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Eliminating Status Generalization
Lee Freese and Bernard P. Cohen
Vol. 36, No. 2 (Jun., 1973), pp. 177-193
Published by: American Sociological Association
Stable URL: http://www.jstor.org/stable/2786565
Page Count: 17
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In small, task-focused groups undifferentiated in power and prestige, previous research has shown that introducing a status difference among group members generates observable differences in power and prestige even at tasks not obviously related to the status characteristic. A social psychological theory is presented which shows that this generalization effect can be arrested if actors are simultaneously discriminated by performance attributes which contradict expectations associated with the status characteristic. If neither a performance attribute nor a status characteristic is known in advance to be relevant to group problem-solving, observable power and prestige differences in the problem-solving situation are nevertheless predicted to coincide with the distribution of the performance attribute. The status differential is predicted to have no effect. Results of an experimental test are reported which lend unequivocal support for the theory.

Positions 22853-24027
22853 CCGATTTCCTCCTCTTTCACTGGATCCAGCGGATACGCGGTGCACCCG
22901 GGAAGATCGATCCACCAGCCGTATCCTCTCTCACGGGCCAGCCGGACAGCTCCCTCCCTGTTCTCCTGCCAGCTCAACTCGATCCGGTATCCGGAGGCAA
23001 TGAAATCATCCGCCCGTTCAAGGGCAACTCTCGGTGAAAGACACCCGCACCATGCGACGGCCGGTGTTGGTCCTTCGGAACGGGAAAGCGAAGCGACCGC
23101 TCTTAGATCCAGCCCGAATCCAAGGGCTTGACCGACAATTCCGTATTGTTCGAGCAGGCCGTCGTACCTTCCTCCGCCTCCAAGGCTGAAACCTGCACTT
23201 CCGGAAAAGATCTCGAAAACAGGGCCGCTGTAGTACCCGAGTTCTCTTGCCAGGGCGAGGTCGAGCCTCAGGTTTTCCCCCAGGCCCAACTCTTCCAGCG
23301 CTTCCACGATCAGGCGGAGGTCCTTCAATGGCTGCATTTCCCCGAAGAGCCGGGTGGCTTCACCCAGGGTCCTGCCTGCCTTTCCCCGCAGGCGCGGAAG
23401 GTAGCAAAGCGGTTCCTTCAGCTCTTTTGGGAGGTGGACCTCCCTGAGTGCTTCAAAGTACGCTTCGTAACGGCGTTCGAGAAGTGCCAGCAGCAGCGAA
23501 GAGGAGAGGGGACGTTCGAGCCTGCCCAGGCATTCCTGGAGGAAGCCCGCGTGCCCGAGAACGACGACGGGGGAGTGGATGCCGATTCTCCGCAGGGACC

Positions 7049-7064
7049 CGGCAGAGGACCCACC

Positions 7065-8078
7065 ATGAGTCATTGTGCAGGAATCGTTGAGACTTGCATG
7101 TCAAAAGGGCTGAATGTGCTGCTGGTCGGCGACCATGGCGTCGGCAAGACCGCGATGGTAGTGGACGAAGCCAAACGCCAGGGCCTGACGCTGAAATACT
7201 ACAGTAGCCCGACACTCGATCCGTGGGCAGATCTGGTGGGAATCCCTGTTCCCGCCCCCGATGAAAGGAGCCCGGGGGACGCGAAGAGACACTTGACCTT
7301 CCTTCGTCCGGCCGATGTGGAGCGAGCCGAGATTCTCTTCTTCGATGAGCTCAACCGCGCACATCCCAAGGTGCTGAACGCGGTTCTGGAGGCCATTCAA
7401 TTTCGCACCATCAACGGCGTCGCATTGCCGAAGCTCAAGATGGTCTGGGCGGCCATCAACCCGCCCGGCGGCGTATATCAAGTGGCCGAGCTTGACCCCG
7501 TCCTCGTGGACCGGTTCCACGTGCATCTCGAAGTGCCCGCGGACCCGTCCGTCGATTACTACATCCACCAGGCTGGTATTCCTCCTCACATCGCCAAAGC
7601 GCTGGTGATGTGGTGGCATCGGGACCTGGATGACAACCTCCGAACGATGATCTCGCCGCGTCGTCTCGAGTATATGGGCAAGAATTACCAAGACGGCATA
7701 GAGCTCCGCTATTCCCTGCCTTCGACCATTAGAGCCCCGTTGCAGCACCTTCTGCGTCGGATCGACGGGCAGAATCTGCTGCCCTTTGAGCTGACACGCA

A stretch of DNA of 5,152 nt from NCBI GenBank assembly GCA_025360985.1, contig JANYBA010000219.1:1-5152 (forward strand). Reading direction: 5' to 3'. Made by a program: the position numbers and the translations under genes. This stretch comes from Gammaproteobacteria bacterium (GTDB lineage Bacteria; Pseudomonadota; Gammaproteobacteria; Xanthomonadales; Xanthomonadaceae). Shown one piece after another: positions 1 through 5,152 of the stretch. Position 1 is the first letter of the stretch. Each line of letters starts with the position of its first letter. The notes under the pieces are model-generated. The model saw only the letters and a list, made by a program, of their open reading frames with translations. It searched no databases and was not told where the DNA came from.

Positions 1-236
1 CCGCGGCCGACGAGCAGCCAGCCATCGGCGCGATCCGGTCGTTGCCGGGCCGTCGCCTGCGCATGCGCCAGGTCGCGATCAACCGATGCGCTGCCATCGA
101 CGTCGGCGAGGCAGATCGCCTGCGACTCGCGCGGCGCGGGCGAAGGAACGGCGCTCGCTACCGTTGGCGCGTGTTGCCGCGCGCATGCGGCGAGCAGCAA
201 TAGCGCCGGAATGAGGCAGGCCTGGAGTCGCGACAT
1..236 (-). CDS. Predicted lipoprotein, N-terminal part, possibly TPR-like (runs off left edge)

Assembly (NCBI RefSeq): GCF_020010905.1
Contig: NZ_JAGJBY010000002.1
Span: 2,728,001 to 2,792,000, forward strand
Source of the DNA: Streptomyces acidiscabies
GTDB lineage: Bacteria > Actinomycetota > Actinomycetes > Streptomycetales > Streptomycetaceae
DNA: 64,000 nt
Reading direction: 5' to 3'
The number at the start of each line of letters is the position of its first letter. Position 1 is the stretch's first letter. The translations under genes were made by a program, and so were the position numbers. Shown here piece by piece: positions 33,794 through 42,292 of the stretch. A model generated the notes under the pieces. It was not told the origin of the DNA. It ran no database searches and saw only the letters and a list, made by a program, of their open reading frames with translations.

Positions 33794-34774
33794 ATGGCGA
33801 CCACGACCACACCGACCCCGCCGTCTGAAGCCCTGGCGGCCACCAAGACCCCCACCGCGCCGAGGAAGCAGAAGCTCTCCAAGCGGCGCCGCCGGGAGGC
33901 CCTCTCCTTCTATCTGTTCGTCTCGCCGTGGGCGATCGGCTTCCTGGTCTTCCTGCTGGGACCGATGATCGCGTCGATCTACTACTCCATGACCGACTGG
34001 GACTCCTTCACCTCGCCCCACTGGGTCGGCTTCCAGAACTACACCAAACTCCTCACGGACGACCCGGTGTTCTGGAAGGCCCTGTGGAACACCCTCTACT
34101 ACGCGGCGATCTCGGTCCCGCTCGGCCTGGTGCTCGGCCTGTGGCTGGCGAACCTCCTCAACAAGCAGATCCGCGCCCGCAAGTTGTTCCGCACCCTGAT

Sociometry © 1973 American Sociological Association